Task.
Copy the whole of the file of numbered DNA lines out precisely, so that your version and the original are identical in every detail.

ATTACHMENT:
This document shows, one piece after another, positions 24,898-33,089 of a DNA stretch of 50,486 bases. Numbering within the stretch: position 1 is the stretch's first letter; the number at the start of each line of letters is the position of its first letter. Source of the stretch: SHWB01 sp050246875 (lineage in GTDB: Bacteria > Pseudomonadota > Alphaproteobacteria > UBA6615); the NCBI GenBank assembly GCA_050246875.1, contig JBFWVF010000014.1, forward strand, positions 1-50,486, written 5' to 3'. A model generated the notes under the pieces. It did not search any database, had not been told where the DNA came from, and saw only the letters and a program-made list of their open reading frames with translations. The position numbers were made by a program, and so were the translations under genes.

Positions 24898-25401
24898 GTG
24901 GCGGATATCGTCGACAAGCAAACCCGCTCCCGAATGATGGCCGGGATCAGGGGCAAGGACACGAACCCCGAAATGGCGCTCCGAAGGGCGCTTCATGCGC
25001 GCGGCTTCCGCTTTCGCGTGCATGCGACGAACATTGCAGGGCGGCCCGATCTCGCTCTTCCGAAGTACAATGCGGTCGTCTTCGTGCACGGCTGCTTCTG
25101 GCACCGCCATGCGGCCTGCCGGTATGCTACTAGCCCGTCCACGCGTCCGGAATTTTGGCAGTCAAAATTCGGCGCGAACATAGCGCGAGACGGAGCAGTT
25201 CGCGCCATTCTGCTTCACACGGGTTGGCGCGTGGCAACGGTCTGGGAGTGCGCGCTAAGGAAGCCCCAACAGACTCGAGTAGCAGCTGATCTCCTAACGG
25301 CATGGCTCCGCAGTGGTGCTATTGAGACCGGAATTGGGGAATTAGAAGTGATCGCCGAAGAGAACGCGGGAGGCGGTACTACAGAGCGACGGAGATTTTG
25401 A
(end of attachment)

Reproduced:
This document shows, one piece after another, positions 24,898-33,089 of a DNA stretch of 50,486 bases. Numbering within the stretch: position 1 is the stretch's first letter; the number at the start of each line of letters is the position of its first letter. Source of the stretch: SHWB01 sp050246875 (lineage in GTDB: Bacteria > Pseudomonadota > Alphaproteobacteria > UBA6615); the NCBI GenBank assembly GCA_050246875.1, contig JBFWVF010000014.1, forward strand, positions 1-50,486, written 5' to 3'. A model generated the notes under the pieces. It did not search any database, had not been told where the DNA came from, and saw only the letters and a program-made list of their open reading frames with translations. The position numbers were made by a program, and so were the translations under genes.

Positions 24898-25401
24898 GTG
24901 GCGGATATCGTCGACAAGCAAACCCGCTCCCGAATGATGGCCGGGATCAGGGGCAAGGACACGAACCCCGAAATGGCGCTCCGAAGGGCGCTTCATGCGC
25001 GCGGCTTCCGCTTTCGCGTGCATGCGACGAACATTGCAGGGCGGCCCGATCTCGCTCTTCCGAAGTACAATGCGGTCGTCTTCGTGCACGGCTGCTTCTG
25101 GCACCGCCATGCGGCCTGCCGGTATGCTACTAGCCCGTCCACGCGTCCGGAATTTTGGCAGTCAAAATTCGGCGCGAACATAGCGCGAGACGGAGCAGTT
25201 CGCGCCATTCTGCTTCACACGGGTTGGCGCGTGGCAACGGTCTGGGAGTGCGCGCTAAGGAAGCCCCAACAGACTCGAGTAGCAGCTGATCTCCTAACGG
25301 CATGGCTCCGCAGTGGTGCTATTGAGACCGGAATTGGGGAATTAGAAGTGATCGCCGAAGAGAACGCGGGAGGCGGTACTACAGAGCGACGGAGATTTTG
25401 A